REPLAY - Smithsonian Associates on C-SPAN Literature Courses Civil War
Biography & Autobiography Programs
The Rise of Genghis Khan: Forging the Mongol World Empire

Historian Michael Chang of George Mason University examines the path that transformed an ambitious warrior named Temujiin into Genghis Khan, a forward-thinking, politically savvy ruler of a the largest contiguous land empire in history.

Tuesday, June 6, 2017 - 6:45 p.m.
John F. Kennedy: 1,000 Days in Office
The Making of an Iconic Presidency

Ken Walsh, chief White House correspondent for U.S. News & World Report, considers JFK’s 1,000 days in office, his legacy, and whether any president could ever again attain his mystique.

Wednesday, June 28, 2017 - 6:45 p.m.
A Mingle With Marlene

Sip a cocktail in the presence of a Hollywood icon (in photos and film clips that is) during an evening in the stylish spirit of the Portrait Gallery’s exhibition Marlene Dietrich: Dressed for the Image. In an after-hours gathering, historian and exhibit curator Kate Lemay discusses the star’s career and her trademark glamour, as well the making of the retrospective.

Wednesday, July 12, 2017 - 6:45 p.m. to 8:45 p.m.
Monarchs for the Ages: Elizabeth I and Victoria

Between them, Queen Elizabeth I and Queen Victoria ruled England for more than a century and their names define two historically and culturally significant eras. Sabrina Baron, an assistant research professor in the department of history at the University of Maryland, illuminates the lives and legacies of these two extraordinary women.

Thursday, July 13, 2017 - 6:45 p.m.
James Stewart: The Many Faces of a Prolific Actor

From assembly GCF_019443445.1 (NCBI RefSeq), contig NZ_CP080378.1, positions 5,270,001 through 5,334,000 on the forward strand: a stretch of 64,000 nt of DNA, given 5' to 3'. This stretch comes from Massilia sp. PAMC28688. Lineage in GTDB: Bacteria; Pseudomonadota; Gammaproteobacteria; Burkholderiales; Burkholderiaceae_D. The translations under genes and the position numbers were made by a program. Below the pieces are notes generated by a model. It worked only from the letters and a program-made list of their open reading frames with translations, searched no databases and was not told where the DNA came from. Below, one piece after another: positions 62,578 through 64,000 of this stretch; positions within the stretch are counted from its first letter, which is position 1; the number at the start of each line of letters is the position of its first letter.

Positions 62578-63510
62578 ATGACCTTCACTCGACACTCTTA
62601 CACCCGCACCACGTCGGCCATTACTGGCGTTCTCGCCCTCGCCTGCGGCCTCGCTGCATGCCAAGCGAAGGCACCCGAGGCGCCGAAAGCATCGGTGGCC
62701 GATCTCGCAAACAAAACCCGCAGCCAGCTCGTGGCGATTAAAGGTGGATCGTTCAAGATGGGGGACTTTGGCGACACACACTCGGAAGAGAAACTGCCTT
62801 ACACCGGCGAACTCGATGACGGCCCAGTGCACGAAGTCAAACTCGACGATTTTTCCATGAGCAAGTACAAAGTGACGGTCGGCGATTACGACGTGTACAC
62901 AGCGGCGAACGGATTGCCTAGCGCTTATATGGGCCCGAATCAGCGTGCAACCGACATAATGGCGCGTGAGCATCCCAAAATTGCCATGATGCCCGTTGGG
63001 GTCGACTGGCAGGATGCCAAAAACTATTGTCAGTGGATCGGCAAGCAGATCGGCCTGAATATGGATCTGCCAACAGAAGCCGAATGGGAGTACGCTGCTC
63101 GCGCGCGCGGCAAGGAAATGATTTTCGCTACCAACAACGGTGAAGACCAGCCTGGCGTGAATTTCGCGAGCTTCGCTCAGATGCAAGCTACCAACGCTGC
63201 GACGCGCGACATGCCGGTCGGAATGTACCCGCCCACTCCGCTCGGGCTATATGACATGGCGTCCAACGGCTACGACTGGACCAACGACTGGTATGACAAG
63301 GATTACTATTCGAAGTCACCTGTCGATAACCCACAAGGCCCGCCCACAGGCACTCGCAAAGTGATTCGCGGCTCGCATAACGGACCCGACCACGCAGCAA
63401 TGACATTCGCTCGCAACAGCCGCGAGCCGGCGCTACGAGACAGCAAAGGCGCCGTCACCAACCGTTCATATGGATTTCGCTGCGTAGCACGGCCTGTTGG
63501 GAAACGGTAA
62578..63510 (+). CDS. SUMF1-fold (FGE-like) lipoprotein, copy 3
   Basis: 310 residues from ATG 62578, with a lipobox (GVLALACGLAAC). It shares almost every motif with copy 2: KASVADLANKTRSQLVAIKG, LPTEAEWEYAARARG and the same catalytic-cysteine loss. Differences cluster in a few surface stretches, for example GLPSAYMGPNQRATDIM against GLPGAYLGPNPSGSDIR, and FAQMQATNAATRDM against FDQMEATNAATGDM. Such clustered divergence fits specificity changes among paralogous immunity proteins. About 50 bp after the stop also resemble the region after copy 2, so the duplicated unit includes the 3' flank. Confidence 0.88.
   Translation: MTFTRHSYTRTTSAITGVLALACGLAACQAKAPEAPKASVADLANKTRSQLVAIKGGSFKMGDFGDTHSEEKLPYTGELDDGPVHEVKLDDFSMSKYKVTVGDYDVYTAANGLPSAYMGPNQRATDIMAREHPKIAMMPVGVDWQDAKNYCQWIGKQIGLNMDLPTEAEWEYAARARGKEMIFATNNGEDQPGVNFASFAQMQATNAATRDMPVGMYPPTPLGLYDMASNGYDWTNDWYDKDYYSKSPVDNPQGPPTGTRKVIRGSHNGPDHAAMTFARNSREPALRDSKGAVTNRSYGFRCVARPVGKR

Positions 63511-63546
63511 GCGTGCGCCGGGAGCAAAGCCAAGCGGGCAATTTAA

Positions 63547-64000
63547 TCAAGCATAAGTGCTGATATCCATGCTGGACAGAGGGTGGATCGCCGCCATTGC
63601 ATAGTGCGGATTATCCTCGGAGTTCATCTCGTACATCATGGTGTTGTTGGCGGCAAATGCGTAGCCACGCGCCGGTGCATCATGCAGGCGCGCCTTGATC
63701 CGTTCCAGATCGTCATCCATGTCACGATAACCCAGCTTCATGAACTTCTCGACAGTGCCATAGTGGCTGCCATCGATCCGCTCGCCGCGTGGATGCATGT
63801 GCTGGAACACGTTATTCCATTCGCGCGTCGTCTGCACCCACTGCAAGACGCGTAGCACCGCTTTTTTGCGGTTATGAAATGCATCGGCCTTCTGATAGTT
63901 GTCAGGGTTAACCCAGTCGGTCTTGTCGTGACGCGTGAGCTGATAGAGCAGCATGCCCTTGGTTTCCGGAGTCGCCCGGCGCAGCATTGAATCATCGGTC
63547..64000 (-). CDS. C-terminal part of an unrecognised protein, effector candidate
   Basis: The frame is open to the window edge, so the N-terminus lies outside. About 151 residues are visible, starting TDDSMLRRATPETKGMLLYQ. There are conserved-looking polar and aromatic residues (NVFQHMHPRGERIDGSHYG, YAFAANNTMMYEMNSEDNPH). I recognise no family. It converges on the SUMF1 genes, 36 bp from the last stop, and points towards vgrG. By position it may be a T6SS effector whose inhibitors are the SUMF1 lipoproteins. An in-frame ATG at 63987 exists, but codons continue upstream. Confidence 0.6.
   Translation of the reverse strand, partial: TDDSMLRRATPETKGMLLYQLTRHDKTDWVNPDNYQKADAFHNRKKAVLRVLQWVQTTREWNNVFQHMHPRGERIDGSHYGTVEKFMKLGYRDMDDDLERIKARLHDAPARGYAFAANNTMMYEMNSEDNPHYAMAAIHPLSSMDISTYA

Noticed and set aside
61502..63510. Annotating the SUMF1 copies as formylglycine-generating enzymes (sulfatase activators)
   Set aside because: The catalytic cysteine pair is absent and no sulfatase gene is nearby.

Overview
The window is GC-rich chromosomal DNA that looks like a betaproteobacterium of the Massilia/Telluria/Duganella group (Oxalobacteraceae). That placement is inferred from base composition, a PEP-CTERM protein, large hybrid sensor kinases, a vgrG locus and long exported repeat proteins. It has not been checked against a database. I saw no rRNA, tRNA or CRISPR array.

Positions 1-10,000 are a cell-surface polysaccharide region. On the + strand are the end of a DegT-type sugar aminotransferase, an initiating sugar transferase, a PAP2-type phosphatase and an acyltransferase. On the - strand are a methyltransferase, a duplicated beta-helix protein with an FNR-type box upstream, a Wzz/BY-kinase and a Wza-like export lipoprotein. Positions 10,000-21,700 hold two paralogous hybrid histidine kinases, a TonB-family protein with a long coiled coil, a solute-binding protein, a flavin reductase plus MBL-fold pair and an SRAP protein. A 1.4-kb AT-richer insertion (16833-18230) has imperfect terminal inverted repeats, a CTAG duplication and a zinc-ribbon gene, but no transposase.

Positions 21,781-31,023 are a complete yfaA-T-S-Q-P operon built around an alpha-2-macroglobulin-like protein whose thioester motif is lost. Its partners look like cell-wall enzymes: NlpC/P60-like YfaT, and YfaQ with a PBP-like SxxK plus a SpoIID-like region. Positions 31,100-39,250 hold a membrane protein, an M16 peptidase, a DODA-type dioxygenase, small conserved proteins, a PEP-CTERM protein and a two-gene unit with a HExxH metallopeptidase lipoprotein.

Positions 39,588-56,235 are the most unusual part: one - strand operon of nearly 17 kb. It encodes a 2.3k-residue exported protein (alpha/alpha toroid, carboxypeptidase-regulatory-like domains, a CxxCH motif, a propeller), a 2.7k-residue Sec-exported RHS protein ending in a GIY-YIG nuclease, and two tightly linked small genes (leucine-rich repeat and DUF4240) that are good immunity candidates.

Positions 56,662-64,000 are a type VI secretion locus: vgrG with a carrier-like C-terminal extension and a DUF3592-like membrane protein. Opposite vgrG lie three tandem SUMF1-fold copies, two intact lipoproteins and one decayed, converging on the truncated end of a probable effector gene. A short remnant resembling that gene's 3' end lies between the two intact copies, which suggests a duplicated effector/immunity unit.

He peered through a rear window for Hitchcock, took a midnight swim with Hepburn, filibustered the Senate, and saved Bedford Falls. James Stewart was a versatile and meticulous actor whose dramatic range and emotional vulnerability were unmatched by his contemporaries in Hollywood’s big-studio heyday. Stewart biographer Donald Dewey offers a portrait of his rich—and yes, wonderful—life.

Thursday, July 13, 2017 - 6:45 p.m.
Frank Lloyd Wright at 150: Reflections on an Extraordinary Life and Career

Bill Keene, a lecturer in architecture and urban studies, examines the personal and public Frank Lloyd Wright, whose life encompassed acclaim and triumph as well as scandal and tragedy—and the creation of some of the most influential buildings of the 20th century. (World Art History Certificate elective, 1 credit)

Saturday, July 15, 2017 - 9:30 a.m. to 4:15 p.m.
Andrew Wyeth: An Appreciation at 100

Andrew Wyeth’s vision of the landscape and the people of rural Pennsylvania and costal Maine has a stark, deeply emotional beauty that has made his paintings among the most iconic of the 20th century. Art historian Bonita Billman highlights works from his extraordinary output, placing them in the context of his career and his life (World Art History Certificate elective, 1/2 credit)

Tuesday, July 18, 2017 - 6:45 p.m.
Kennedy and King

Drawing on his new book, journalist and author Steven Levingston traces the emergence of two of the 20th century's greatest leaders and their powerful impact on each other and the shape of the Civil Rights movement during its tumultuous early years.

Thursday, July 20, 2017 - 6:45 p.m.